This blog will get quality content about steps for Creating eBooks for Amazon Kindle and Apple’s Books. You have access to all the tools necessary to create books on a Mac and published them on Amazon Kindle and Apple Books. Here are the steps for creating eBooks for Amazon Kindle and Apple’s Books.
Kindles and iPads are ideal for reading anything, including work-related documents. You can AirDrop a PDF or other document to your iPad or email it to your Kindle if you need to step away from your desk to focus on reading.
If you want to go further, however, and create a better-formatted eBook that you can sell, you must focus on three areas.
Therefore, this is a comprehensive guide to creating and formatting books, formatting and preparing them. The processes evolve and change over time, making it impossible to specify precisely what you can and must do.
This is true for all books, but if you’re writing for a publisher, you can at least expect them to handle promotion. Promotion becomes more important if, for example, you want to sell a book directly on your website without using Amazon or Apple, but it is always a necessary step.
And one essential aspect of the procedure. Writing the book will take the most time, but it is surprising how time-consuming and cumbersome it is to upload your first eBook to Apple or Amazon Kindle.
You cannot complete the task until you have completed the book, but you can create an account, fill out tax information etc.
1. Authoring the book
We will not instruct you on how to write a book. You are aware that writing consists of one word after another, and your process, however quick or slow, is entirely up to you.
What is not up to you is what you do with the completed writing. You must have a complete copy of your manuscript in one document, and it must be in one of a few specific formats.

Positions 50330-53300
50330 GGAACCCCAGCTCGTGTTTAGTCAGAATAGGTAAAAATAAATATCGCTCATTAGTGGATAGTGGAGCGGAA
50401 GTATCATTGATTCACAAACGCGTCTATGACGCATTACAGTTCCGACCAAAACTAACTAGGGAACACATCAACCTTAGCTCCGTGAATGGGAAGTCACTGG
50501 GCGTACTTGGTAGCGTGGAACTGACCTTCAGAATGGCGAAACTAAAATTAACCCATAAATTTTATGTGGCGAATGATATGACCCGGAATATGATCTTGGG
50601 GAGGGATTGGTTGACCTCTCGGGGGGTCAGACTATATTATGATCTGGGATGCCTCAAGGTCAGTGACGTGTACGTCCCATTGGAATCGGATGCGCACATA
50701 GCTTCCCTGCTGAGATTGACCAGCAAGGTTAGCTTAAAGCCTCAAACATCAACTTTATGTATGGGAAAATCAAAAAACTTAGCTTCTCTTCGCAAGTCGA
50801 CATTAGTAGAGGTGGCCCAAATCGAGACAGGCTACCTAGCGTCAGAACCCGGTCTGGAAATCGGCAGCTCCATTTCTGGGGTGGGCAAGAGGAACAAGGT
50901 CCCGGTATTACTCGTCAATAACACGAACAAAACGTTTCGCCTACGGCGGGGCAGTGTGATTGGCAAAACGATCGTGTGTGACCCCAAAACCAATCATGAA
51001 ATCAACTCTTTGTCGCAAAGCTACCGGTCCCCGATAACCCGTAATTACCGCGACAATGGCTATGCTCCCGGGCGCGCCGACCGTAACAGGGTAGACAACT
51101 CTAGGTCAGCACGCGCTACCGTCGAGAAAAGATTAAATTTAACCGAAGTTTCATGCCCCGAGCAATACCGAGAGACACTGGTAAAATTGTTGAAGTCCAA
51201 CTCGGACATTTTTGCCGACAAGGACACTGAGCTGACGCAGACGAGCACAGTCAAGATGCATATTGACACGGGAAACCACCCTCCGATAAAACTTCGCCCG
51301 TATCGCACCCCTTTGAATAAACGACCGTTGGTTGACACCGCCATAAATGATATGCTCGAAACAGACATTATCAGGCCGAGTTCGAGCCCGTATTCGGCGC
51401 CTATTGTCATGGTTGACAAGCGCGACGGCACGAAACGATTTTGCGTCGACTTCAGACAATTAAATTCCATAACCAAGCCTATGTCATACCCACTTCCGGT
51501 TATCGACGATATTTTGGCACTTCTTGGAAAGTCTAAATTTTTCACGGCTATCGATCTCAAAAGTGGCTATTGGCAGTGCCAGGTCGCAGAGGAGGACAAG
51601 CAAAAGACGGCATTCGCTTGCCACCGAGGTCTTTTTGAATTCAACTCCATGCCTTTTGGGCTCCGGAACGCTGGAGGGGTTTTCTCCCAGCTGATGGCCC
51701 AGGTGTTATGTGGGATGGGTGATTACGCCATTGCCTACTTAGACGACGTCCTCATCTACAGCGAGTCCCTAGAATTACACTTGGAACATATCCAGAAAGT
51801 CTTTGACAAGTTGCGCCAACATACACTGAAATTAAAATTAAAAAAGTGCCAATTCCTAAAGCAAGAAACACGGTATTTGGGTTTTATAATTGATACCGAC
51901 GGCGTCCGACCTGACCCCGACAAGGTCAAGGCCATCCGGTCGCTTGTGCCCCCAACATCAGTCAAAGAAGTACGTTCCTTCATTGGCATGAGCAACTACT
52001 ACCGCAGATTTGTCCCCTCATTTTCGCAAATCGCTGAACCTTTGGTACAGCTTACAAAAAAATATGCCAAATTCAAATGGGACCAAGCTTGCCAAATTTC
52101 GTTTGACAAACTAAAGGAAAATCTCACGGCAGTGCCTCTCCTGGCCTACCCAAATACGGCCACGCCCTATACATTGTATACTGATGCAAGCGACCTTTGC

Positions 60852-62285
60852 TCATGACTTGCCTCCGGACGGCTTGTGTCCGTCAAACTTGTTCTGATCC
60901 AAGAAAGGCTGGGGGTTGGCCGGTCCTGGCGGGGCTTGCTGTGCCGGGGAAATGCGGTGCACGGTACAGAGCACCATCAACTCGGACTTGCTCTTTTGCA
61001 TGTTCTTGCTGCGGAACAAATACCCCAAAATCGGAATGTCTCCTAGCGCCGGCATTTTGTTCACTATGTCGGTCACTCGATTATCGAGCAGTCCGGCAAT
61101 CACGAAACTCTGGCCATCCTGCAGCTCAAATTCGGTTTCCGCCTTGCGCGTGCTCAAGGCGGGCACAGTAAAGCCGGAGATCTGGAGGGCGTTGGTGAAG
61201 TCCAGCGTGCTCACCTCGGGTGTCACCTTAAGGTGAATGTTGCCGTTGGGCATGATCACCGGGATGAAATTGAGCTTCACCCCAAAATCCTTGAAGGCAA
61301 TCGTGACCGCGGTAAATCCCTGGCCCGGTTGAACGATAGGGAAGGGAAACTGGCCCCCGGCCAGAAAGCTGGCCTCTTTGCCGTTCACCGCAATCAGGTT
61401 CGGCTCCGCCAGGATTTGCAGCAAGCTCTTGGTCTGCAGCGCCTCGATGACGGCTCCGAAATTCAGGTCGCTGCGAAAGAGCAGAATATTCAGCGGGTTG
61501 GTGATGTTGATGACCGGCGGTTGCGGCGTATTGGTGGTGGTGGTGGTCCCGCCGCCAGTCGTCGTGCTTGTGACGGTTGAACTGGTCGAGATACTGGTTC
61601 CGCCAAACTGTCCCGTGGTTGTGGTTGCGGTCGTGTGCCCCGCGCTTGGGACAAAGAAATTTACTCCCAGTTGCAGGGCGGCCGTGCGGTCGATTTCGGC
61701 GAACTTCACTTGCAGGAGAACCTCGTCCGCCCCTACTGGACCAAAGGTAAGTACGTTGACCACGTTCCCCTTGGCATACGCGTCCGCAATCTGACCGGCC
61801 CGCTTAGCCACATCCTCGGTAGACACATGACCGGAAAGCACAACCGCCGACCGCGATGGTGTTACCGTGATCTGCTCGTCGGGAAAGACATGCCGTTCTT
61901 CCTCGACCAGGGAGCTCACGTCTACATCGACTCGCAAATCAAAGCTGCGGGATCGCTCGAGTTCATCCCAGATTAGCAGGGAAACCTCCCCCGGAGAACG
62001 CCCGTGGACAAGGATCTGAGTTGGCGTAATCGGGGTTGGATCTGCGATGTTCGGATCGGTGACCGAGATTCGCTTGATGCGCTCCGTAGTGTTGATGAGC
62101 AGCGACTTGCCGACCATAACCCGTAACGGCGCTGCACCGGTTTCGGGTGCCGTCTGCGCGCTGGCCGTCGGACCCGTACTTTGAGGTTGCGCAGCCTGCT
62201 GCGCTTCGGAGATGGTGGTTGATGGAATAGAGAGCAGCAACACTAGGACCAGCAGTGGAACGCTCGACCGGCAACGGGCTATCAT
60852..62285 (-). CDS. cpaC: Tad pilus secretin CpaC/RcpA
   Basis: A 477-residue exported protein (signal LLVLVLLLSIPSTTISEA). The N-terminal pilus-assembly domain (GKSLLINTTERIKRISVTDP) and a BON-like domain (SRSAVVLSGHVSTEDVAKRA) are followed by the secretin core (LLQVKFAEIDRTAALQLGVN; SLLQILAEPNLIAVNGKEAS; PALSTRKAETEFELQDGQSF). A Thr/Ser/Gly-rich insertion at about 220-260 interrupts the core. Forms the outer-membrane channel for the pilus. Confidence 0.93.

Pages, for instance, is a free application that is already installed on your Mac and from which you can publish directly to Apple Books. In addition, since the demise of Apple’s iBook Author app, the capacity for writing and publishing eBooks has grown substantially.
If Apple favors Pages, then Kindle also favors Microsoft Word. It will accept other formats, and there are reasons to use PDF instead, but it is optimized for Microsoft Word and will continue to remind you of this.
However, it is possible to write in Pages and then export the text in Word format. Amazon need never know that you did not purchase a one-year Word subscription to save a single document.
And it’s not as if Pages is a second choice or inferior alternative. Pages are particularly useful for eBooks due to their user-friendly writing and image editing tools, which allow you to focus on your text.
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2. Book and publishing applications
You can therefore write and publish a book using only the Pages app that comes pre-installed on your Mac, or Word, or Scrivener, and one of the main reasons for doing so is that you may be very familiar with these applications. The fact that you can use these apps to create your book is a bonus and a boon, especially if they are the ones you typically use to write.
However, there are alternatives, more specialized tools that can be used to create books, but not for writing them. They tend to be most valuable when you’re reading a large number of books, but they also eliminate much of the friction that Apple Books and Amazon Kindle can present.
Kindle Create for Mac is free and can simplify publishing, but it’s not the greatest Mac application ever.
One option is the free download of Kindle Creator for Mac. It prepares Kindle files from Word documents created in Word, Pages, Scrivener, or any other application.
However, if you’re a long-time Mac user, you won’t enjoy this application. Kindle Creates for Mac will transport you back to the early days of Macintosh software, particularly Windows-ported Macintosh software. It is ugly and cumbersome, but it creates a book document that you can easily upload to Amazon.
Vellum is useful when attempting to upload to Apple Books.
Vellum is a Mac-exclusive book production tool with limited design options, but those designs are excellent, and the app makes producing books a pleasure.
In addition, it creates eBooks for Apple Books, Kindle, and Nook, among others.
The trial version of Vellum 3.3.1 can be downloaded for free, and it costs $200 to produce an unlimited number of eBooks or $250 to produce an unlimited number of eBooks and print books.